A few years ago in a coffee shop “far, far away,” there was a man who was so desperate, we’ll call him Desperado, that he decided he was going to steal the money out of the tip jar, (which contained less than $5.00 — thus, Desperado). Another man, we’ll call him Hero, saw what Desperado was trying to do and chased after him. Hero and Desperado struggled outside until Desperado was able to break free. Desperado raced to his car and tried to make a quick getaway. In doing so, he ‘accidentally’ backed over Hero. Hero was rushed to the hospital, but succumbed to his head injuries and passed away.
Now, given that this happened in “far, far away,” Hero’s estate decided it would be most appropriate to file a lawsuit claiming that the coffee shop was at fault! Only in “far, far away,” would Hero’s family sue the coffee shop (because they’re actually part of a larger corporation with oodles of money) and not Desperado. It is clear that “far, far away’s” legal system needs some adjusting.
While I have introduced this as a fictitious scenario that took place in a fictitious land, this actually happened — in the USA — recently! In 2008, a Desperado-character really did try to steal money from the tip jar and a Hero-character really did try to stop him. The Desperado-character really did “accidentally” run over the Hero-character who later succumbed to the head trauma. And, the Hero-character’s family really is suing the coffee shop (Starbucks), and some people actually think this case is not ludicrous!
I think that there are a number of noteworthy things here and I’ll try to summarize them briefly.
- How can you accidentally run someone over? I don’t mean to be funny, but if you’re engaged in criminal activity, isn’t your intent somewhat, say, criminal, so in trying to get away from the scene of the crime, wouldn’t that just be lumped in with the criminality of it all? I can understand the semantics in that the Desperado-character was maybe backing his car out of a parking space and the Hero-character just happened to be on the ground behind his car, but still — it seems a bit strange that in every article I’ve read about this, it’s bluntly stated that the running over of the Hero-character was accidental.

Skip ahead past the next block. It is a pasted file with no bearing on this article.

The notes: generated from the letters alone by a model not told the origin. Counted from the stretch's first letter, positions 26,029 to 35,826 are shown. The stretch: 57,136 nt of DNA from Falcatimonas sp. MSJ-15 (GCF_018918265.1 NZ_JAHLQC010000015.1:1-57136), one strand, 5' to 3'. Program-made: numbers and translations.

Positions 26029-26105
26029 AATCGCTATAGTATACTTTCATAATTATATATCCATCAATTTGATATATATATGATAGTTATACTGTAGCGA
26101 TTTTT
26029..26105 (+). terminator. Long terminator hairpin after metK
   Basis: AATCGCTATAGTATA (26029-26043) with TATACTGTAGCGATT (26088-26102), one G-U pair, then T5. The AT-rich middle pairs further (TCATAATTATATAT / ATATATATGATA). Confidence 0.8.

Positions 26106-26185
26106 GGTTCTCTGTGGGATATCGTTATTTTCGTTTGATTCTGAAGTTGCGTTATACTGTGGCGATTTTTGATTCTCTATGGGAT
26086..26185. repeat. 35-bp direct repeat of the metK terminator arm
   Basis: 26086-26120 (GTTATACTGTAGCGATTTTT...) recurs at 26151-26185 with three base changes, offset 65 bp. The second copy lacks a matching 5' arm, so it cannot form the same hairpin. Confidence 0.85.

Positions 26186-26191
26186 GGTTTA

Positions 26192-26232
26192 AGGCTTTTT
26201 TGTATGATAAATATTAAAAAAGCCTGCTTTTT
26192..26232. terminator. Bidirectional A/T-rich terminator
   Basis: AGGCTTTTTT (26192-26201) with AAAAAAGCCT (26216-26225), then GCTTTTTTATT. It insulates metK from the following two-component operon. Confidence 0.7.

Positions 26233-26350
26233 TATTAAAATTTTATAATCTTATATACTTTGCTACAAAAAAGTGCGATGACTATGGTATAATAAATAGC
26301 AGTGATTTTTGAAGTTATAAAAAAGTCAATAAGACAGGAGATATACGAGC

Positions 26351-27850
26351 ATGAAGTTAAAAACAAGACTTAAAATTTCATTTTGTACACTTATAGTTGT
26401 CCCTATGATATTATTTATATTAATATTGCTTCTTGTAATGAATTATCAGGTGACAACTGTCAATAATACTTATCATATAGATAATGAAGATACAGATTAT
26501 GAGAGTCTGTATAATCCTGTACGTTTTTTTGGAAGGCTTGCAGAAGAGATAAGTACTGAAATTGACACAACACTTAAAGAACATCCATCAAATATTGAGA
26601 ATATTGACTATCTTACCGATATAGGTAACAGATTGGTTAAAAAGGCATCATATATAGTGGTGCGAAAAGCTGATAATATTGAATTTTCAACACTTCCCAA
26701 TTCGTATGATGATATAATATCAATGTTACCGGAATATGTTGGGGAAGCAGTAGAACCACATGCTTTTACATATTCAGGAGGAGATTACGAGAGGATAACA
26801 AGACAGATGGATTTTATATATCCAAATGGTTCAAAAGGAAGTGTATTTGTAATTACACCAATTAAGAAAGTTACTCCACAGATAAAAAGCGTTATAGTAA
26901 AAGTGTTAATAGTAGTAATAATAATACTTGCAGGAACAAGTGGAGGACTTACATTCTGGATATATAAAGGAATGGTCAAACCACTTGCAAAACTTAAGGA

- I’m not going to talk about the absurdity that some lawyer actually thinks that they can make a case against Starbucks in this scenario (they’re really just doing their job, right?), but more importantly, I think it’s absurd that the legal system is set-up such that this is even a possible outcome! I’ve heard of a number of frivolous lawsuits, but this one seems to go beyond the bounds of frivolousness. Why? Because they’re not even suing the human directly responsible for the death! It’s clear that the prime directive is to gain retribution (in the form of money, of course), for the death of the Hero-character.
- Is our society in that much trouble, really? I realize that this happened in 2008 and some may attribute this happening to the financial crisis that happened later that year, but this scenario played out in March of 2008. At that point, unemployment was still only at 5.1% nationally and statistically, was similar to where it had been for the last few months. The tip jar apparently had less than $5. I suppose stealing from a tip jar at Starbucks is infinitely easier than robbing from a bank, (unless you’re interested in stealing the pen attached to the counter?), but is that really what we’re coming to as a society?